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Progressives have a big, new, old idea to address soaring rents, and it can be summarized in three words: more public housing. I agree with two-thirds of this agenda — America certainly needs more housing. I have a problem with the "public" part.

Rep. Alexandria Ocasio-Cortez and Sen. Bernie Sanders have been pushing for renewed federal investment in public housing and to repeal the Faircloth Amendment, which prevents cities from using federal housing dollars on the construction of new publicly owned units. The research director of the Urban Institute's Land Use Lab is advising policymakers to "reconsider an obvious but long-taboo solution: building new public housing."

It's taboo, of course, because the image of existing public housing in the U.S. is deservedly terrible. Proponents like to talk instead about places such as Singapore and Vienna, two cities that have a reputation for creating high-quality, publicly owned units that accommodate middle-class and poor residents.

To the extent that this talk helps get the left to see that the affordability of housing is in large part a function of the supply of housing, it's all to the good. What the discussion is overlooking, however, are the astronomical costs of public-sector construction in the U.S.

Consider the fast-growing city of Austin, Texas, which reasonably wants to add to its mass-transit capacity with a new train line. Thanks to soaring cost projections, it has given up on the idea of digging a tunnel beneath downtown. Instead, the plan is for a 9.8-mile surface route with an average travel speed of 15 miles per hour and a projected cost of $4.5 billion.

By contrast, Milan, Italy, is nearing completion of a new line of its metro system. It's 9.3 miles long, completely underground, and is built to use fully automatic driverless trains to keep long-term operating costs down.

The cost? About 1.7 billion euros — less than half the price in Austin, and for a far superior project.

And it's not just mass transit. U.S. highway construction costs have been rising faster than inflation for a generation, but have absolutely exploded in recent years. One recent study found a 50% increase in road-building costs over a span of just two years. High materials prices, high labor costs and a big increase in federal infrastructure funding are breaking the system.

The city of Los Angeles was viciously mocked recently for excitedly unveiling "La Sombrita," a small fixture to add to bus-stop posts that will supposedly provide shade in the day and light at night — at a cost of $10,000 per fixture. This is, remarkably, an economizing measure in a city where a traditional bus shelter can cost $50,000.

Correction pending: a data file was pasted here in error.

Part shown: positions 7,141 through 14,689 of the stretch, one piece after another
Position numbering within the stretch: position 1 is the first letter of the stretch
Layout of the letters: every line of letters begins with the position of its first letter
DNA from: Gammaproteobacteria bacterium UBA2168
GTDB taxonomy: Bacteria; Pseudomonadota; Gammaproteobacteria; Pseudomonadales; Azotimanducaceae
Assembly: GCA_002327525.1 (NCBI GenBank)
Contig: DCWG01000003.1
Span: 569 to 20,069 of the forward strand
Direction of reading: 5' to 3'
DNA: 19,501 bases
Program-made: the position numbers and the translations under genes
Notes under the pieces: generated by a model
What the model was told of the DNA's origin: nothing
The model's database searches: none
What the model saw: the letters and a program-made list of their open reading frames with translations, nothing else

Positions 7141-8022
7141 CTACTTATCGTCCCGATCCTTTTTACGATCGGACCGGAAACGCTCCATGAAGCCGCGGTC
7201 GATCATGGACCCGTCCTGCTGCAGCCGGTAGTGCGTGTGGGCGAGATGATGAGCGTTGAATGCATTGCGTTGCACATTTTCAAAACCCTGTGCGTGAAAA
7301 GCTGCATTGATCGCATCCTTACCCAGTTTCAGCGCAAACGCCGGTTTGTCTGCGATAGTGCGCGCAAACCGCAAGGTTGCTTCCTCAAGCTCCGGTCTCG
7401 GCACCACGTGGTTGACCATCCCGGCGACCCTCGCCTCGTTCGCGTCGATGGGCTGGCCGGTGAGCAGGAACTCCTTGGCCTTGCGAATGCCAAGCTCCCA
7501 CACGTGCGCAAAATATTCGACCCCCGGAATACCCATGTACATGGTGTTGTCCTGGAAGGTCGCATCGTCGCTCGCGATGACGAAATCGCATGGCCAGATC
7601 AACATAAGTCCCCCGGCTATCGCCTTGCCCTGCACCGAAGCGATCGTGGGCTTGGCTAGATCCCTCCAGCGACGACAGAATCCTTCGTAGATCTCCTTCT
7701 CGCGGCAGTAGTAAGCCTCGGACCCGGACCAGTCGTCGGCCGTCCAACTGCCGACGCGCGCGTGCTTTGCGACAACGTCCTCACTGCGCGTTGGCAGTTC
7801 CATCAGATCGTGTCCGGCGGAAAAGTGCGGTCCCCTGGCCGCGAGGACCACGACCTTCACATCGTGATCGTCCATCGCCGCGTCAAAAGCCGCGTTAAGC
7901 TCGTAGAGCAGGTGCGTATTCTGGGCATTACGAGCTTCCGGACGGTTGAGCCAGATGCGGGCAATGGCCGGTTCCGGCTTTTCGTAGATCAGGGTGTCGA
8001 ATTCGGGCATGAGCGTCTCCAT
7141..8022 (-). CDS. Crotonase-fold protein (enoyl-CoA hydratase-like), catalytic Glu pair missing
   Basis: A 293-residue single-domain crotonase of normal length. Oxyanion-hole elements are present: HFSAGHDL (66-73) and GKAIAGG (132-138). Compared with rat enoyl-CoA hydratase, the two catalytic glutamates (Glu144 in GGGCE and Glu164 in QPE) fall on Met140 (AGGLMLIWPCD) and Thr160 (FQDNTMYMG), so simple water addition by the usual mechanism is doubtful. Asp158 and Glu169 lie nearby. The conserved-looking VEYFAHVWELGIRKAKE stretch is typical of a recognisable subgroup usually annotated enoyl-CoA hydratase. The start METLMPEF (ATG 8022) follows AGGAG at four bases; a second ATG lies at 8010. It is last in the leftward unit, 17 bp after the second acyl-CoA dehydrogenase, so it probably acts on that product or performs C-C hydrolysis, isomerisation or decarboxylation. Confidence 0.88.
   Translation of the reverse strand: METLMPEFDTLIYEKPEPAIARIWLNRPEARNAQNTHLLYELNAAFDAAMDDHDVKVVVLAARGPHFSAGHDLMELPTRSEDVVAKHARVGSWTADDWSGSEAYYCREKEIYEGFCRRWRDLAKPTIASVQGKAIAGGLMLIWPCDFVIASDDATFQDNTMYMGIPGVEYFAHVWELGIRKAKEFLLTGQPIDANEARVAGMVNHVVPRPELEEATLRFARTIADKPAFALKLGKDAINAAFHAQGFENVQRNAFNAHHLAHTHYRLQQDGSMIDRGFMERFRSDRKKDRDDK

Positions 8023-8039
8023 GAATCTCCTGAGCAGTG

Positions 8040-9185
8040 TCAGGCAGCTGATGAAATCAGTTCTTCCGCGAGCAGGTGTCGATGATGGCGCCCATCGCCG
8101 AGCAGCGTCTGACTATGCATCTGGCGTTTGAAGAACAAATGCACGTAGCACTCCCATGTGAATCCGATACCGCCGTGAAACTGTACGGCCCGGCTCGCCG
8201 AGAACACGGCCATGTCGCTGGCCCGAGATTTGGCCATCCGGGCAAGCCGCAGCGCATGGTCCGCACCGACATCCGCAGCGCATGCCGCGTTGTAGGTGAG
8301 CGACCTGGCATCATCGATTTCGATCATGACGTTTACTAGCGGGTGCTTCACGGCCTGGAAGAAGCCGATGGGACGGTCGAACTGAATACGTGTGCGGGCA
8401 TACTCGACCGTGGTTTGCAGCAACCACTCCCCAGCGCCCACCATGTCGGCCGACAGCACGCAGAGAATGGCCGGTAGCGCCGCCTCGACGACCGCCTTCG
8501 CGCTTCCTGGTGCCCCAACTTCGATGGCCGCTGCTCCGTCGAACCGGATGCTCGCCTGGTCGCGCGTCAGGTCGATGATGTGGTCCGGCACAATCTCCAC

It's sobering that these problems seem to be getting worse even as attention to them is increasing. The study showing the long-term increase in highway construction costs was co-authored by Zachary Liscow, who is chief economist at the Office of Management and Budget. Transportation Secretary Pete Buttigieg took office talking a good game about construction costs, but not only has the price tag for conventional projects deteriorated, there are also serious questions about whether Biden's high-speed rail ambitions can survive contact with his Buy America contracting rules, since the most cost-effective path to train-related procurement is to buy stuff from foreign countries with larger and more modern passenger rail systems.

These are all deeply serious problems in need of solutions: If the government doesn't build highways and bus shelters and train lines, nobody else is going to. A great nation needs great infrastructure.

But housing? In a country where every level of government is strapped for cash, and where budgets for even the most plausible and necessary projects seem to be exploding, how does it make sense for the government to build things that the private sector is willing to build?

Both Singapore and Vienna launched their investments in public housing at times when the private market lacked confidence that investing in construction would pay off. Both cities built publicly financed apartment buildings as a way of investing in themselves at a time when private markets didn't want to.

The United States, whatever its problems, does not lack for developers, contractors and entrepreneurs who are willing to finance home construction — when they are allowed to do so. What stands in their way is a dizzying array of rules and regulations — designed, for the most part, to prevent new construction.

In New York, the state legislature recently rejected a proposal to alter zoning rules when a minority of Democrats joined with most Republicans to stand up for local control. In Texas, the state legislature rejected a proposal to alter zoning rules when a minority of Republicans joined with most Democrats to stand up for local control. The good news is the housing reform movement has had successes lately in states such as Washington and Montana.

One criticism of the YIMBY vs. NIMBY debate is that it fails to emphasize public housing. As someone who has been arguing for more sensible zoning regulations for more than a decade, I'm not going to pretend that the debate doesn't get tiresome. But it would be wrong to say that it isn't vital. How best to enable citizens to provide shelter for themselves is a core issue for any society.

It would make sense for the government to build public housing if it could prove that it was good at building stuff efficiently. But until the U.S. can figure out a way to build the things it needs the government to build, and at a reasonable price, why not simply allow the private sector to build more housing?